For the first time in over three years, Samsung is investing more capital in advertising and promotion than it is in the research and development of new products. And while some have accepted the news as inevitable given the need for a serious competitive push, others fear that the eventual result could be one of innovation suffering just when the technology market is becoming more advanced than ever before.
On Friday, Samsung made the announcement that its quarterly earnings will for the first time in two-years not be breaking any records. At the same time, it came to light that the South Korean tech giant intends to invest mind-blowing sums of money in pushing its latest series of mobile devices, fronted by the soon-to-be-launched Galaxy S4 Smartphone.
The theory is of course one geared toward snaring those currently loyal to the iPhone and the iPad, during one of the biggest dry-spells in Apple’s product history.
Scheduled to hit the market sometime later this month, the company’s flagship Galaxy S4 Smartphone was officially unveiled in New York City last week and did a pretty good job of turning heads. However, despite offering an array of new functionalities including hand-gesture control and the ability to sense where on the screen the user’s eyes are focuses, analysts are worried that the S4 simply isn’t enough to scoop up the world’s attention and hold onto it.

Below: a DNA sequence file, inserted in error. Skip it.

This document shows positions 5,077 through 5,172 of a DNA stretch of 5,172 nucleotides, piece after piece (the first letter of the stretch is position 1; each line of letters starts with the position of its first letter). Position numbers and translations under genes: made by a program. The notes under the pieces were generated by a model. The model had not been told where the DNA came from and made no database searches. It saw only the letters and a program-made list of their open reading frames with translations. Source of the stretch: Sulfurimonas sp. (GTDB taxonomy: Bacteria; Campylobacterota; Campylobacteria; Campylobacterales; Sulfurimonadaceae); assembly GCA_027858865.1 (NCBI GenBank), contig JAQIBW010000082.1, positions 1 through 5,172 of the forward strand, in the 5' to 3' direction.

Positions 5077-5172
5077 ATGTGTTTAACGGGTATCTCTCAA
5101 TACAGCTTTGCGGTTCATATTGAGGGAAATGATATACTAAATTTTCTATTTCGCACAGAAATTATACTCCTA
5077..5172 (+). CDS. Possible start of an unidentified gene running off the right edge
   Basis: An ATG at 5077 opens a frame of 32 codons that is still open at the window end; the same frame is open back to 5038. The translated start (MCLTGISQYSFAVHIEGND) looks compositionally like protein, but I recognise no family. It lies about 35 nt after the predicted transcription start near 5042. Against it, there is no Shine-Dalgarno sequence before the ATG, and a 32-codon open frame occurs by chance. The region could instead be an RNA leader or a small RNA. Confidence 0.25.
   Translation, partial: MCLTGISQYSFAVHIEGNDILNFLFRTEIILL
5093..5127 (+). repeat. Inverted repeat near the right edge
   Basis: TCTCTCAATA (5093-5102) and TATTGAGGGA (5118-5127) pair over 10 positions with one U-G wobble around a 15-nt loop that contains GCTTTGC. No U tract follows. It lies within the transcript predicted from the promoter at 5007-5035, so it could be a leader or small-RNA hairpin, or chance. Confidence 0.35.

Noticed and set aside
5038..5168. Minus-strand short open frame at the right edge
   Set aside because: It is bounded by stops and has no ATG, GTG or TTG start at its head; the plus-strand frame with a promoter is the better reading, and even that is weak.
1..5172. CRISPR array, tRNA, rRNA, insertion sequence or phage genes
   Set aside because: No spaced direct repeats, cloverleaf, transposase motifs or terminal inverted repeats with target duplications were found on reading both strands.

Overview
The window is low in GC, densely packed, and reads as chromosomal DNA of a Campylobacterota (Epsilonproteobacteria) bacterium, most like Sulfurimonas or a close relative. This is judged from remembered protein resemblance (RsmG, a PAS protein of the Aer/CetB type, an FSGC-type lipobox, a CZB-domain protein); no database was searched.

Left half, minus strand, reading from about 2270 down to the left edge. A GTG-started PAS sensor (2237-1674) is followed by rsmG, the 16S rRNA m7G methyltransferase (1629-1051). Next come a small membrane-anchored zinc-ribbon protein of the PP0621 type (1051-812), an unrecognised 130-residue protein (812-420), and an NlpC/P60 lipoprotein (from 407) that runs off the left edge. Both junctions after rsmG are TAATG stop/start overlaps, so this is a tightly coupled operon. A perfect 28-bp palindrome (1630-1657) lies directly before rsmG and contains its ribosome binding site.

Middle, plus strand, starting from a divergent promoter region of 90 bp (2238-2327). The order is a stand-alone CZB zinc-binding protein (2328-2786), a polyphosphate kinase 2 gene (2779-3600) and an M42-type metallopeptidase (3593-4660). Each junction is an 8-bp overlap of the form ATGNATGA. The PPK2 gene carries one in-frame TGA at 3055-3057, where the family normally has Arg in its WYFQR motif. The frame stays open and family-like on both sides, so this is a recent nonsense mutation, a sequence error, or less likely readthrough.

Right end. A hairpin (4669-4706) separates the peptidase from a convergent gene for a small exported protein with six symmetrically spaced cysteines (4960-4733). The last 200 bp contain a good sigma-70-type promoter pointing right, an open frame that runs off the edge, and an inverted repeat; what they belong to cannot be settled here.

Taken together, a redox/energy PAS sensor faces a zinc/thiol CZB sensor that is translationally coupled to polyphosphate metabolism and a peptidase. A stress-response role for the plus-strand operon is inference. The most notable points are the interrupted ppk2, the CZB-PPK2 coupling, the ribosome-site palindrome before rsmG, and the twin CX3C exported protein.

They argue that while the S4 indeed demonstrates innovation, it does move the goalposts or change the rules of play in the same way many launches from Apple have over recent years.
For 2012, Samsung spend an astonishing $11.6 billion on promotion and advertising campaigns alone – a full $1.3 billion more than was pumped in the R&D of new products. And while the company doesn’t put out projections in terms of marketing or research spending for the year ahead, there are plenty of analysts expecting a repeat of last year.
For some, the Smartphone market as a whole has stalled and can be seen in the way in which each top-tier manufacturer seems to be doing little more than adding a few extra garnishes to a recipe we’ve already been playing with for years. From larger screens to faster processors and every-improving cameras, no matter how it’s look at it really is serving after serving of the same.
The one positive thing Samsung may have going for it this year however is the way in what Apple’s lack of a hit with its most recent iPhone and iPad launches has led to even further criticism of the Cupertino company’s potential for innovation. After rocketing past $700 last September, Apple’s stocks have fallen a bewildering 70%.